The woman paused, looked at the door again and took the box away. She returned with a dirty cord and plugged in the phone to an outlet out of view. 

In the distance, a motorcycle engine approached. The woman’s eyes widened. 

Cassidy looked at the screen, but it was still blank. “Is it working?” she asked. 

“Sometimes it takes a minute when it’s really dead,” Benita said. 

The motorcycle engine grew louder. 

Cassidy pushed the home button, and the screen flashed a low battery signal. 

The motorcycle engine sound stopped outside. The woman’s face snapped into a look of terror. She tried to take the phone away.

“Wait!” Cassidy hissed, and pushed the home button again. This time the screen flashed an image: it was a beautiful young woman, standing close to a brown-haired man wearing a sideways grin.

Reeve.  

Rescuing Reeve, book 1 in the Cassidy Kincaid mystery series

Excerpt

After a sunset surf session at another remote wave, Cassidy slipped to the bow of the Trinity with her stack of documents, hoping to pick up where she left off, but found fellow surfer Benita leaning back against the railing, playing Reeve’s ukulele and singing softly. 

She must have seen the look on Cassidy’s face because she stopped mid-strum. “Is this yours? I found it on my bunk.”

“Uh, no, I mean, yes, it’s mine.”

Benita gave her a shrewd look. 

“You can play it. I don’t mind, I was just surprised, is all.”

“This is actually a really nice one. Do you play?”

“No,” Cassidy said, settling in on her cushion. She realized that her answers were not making much sense.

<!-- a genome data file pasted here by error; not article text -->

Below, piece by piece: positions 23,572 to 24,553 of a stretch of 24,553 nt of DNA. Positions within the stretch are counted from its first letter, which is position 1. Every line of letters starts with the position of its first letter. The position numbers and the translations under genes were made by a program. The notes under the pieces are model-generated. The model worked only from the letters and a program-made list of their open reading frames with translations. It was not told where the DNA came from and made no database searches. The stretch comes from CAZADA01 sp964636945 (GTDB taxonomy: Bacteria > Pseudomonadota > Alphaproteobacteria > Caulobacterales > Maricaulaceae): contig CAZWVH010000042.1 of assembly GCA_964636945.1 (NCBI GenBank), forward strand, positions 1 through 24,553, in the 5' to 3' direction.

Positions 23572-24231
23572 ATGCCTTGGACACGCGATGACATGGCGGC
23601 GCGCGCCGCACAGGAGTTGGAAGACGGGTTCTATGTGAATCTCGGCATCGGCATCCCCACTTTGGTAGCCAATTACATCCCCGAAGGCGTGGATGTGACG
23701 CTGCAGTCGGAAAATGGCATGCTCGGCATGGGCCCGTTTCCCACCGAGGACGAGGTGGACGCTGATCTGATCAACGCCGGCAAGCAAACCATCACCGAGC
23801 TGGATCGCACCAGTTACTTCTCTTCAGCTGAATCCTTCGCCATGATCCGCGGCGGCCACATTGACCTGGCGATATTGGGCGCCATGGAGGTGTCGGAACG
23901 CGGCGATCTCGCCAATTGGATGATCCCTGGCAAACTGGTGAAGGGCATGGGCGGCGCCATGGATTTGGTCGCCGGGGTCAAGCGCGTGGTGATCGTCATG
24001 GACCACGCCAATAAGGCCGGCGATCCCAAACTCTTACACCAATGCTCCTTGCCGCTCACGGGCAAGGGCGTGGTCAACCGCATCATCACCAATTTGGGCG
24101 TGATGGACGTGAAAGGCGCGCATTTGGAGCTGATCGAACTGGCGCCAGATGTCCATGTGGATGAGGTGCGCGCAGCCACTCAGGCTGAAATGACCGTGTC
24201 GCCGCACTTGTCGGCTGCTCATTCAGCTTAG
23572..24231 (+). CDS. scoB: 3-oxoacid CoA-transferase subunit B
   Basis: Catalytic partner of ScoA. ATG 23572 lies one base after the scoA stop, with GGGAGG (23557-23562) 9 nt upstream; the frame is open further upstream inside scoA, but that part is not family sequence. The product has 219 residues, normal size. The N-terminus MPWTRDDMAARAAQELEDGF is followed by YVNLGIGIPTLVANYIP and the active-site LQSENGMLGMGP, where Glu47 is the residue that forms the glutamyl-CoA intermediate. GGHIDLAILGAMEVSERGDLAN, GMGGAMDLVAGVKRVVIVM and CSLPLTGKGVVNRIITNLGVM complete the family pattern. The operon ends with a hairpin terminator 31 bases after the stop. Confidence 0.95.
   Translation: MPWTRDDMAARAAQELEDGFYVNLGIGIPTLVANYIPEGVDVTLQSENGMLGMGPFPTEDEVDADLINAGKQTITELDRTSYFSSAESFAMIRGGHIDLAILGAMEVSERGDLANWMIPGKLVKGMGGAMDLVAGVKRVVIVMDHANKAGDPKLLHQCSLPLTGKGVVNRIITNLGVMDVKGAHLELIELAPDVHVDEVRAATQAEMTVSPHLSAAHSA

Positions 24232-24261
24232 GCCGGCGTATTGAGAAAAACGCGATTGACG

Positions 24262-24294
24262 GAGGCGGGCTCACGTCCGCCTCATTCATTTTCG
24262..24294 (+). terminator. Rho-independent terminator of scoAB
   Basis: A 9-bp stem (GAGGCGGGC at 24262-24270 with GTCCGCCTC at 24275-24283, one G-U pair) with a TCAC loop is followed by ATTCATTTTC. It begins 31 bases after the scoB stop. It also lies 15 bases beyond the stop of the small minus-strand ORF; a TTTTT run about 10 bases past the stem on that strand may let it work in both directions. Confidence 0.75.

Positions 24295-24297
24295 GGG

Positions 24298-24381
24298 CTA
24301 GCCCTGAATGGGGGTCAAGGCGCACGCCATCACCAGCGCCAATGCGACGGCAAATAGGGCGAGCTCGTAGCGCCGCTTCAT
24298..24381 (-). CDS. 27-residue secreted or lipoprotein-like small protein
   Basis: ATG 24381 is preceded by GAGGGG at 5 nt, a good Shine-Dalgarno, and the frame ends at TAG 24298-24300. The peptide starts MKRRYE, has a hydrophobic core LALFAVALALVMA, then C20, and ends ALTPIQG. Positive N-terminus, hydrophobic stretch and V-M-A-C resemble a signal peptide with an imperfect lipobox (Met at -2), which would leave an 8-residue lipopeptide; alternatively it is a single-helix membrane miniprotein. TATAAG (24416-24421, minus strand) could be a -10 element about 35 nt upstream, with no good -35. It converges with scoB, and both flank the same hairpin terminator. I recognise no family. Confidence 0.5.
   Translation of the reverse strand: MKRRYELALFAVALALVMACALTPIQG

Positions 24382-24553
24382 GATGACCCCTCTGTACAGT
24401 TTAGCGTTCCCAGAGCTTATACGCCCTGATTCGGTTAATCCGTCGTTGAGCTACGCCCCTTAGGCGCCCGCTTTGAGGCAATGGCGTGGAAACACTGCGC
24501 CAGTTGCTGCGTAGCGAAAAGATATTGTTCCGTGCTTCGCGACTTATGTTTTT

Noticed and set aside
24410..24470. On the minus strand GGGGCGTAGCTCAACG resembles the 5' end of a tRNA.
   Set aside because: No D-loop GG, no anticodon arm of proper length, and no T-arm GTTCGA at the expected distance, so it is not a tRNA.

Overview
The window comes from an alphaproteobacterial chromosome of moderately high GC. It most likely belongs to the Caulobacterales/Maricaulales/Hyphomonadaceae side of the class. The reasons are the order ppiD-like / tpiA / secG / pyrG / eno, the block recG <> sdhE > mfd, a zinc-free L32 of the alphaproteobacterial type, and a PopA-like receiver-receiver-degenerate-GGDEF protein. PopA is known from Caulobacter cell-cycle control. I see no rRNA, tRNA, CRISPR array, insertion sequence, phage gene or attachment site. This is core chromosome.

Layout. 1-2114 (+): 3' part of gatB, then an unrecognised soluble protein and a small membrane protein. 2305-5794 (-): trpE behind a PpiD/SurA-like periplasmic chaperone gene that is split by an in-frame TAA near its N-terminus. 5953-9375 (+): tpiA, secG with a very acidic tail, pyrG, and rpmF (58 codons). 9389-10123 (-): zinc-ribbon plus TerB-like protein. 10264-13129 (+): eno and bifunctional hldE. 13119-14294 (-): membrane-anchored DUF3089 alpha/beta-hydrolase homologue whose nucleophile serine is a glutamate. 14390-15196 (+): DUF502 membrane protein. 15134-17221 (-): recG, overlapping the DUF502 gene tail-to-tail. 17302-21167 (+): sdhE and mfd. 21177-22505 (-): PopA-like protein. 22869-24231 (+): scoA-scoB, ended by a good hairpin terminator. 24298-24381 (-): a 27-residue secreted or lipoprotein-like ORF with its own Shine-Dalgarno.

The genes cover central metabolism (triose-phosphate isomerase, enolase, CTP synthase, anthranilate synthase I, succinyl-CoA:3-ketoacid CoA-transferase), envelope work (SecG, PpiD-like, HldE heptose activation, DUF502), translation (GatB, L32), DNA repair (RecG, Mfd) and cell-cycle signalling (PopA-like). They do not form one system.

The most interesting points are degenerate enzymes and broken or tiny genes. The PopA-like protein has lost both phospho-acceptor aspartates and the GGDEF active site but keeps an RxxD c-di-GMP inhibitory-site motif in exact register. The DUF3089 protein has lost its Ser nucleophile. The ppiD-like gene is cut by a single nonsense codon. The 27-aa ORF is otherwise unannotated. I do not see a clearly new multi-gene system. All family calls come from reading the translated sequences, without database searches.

“My son learned in school. He got really into it.” She looked up. “Do you have kids?” she asked. 

Cassidy tried not to download all the reasons why she did not. “No,” she said. She remembered that she hadn’t answered Benita’s question the day before about her marital status. 

Benita shrugged. “It’s the kind of thing that happens if you ever do. Your kid gets into something, and then suddenly you’re into it too.”

“It’s my stepbrother’s,” Cassidy said. 

Benita fingered a few more keys and strummed. “The one you’re looking for,” she said. It was a statement, not a question, and Cassidy remembered that Benita was a lawyer. A good one, too, she guessed. 

Cassidy looked out at the blue horizon. The sun would be setting soon, and the soft glow on the water looked like a sheen of pearl luminescence. From inside the boat, she caught the occasional whiff of baking bread. “Yes,” she said. 

Benita gave her a look. “Are you guys close?”